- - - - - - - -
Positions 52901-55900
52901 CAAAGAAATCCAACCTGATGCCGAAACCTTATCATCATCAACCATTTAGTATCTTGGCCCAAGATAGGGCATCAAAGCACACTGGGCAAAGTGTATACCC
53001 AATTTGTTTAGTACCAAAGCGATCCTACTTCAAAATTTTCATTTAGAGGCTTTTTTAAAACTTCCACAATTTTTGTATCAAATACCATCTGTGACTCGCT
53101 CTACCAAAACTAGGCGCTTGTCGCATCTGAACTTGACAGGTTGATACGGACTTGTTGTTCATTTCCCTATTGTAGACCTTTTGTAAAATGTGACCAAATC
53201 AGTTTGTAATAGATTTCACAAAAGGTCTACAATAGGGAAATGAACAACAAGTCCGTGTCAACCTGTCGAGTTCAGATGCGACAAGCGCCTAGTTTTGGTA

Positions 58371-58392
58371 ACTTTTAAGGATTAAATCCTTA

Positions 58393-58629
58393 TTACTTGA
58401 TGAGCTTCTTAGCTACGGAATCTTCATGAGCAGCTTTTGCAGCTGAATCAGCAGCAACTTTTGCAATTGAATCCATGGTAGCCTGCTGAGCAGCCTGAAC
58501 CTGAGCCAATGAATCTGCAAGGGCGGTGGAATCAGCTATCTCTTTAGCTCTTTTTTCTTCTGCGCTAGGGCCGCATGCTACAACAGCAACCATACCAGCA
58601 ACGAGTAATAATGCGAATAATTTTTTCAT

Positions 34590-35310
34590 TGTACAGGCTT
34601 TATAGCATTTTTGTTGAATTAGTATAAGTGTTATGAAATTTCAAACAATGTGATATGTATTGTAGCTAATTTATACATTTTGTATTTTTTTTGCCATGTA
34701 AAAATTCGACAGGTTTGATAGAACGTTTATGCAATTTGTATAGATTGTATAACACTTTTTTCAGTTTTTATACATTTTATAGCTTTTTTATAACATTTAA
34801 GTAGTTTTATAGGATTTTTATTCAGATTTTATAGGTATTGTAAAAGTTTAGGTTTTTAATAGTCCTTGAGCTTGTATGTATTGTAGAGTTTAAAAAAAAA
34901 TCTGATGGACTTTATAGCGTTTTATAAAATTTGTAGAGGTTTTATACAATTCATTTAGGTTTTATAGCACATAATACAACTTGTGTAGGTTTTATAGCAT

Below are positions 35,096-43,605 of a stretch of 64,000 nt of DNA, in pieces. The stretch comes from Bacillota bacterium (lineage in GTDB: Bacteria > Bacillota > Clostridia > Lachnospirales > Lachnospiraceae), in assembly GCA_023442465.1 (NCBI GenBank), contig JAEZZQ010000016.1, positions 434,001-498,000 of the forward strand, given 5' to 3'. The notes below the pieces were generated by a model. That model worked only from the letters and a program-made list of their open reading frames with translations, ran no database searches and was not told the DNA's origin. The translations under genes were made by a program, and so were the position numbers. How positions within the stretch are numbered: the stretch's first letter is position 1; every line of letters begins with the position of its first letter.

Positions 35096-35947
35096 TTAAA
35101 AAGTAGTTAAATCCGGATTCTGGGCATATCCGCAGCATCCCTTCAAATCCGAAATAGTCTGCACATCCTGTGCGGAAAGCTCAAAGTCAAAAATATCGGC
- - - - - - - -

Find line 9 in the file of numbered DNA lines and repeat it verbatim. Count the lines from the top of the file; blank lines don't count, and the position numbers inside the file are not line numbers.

58393 TTACTTGA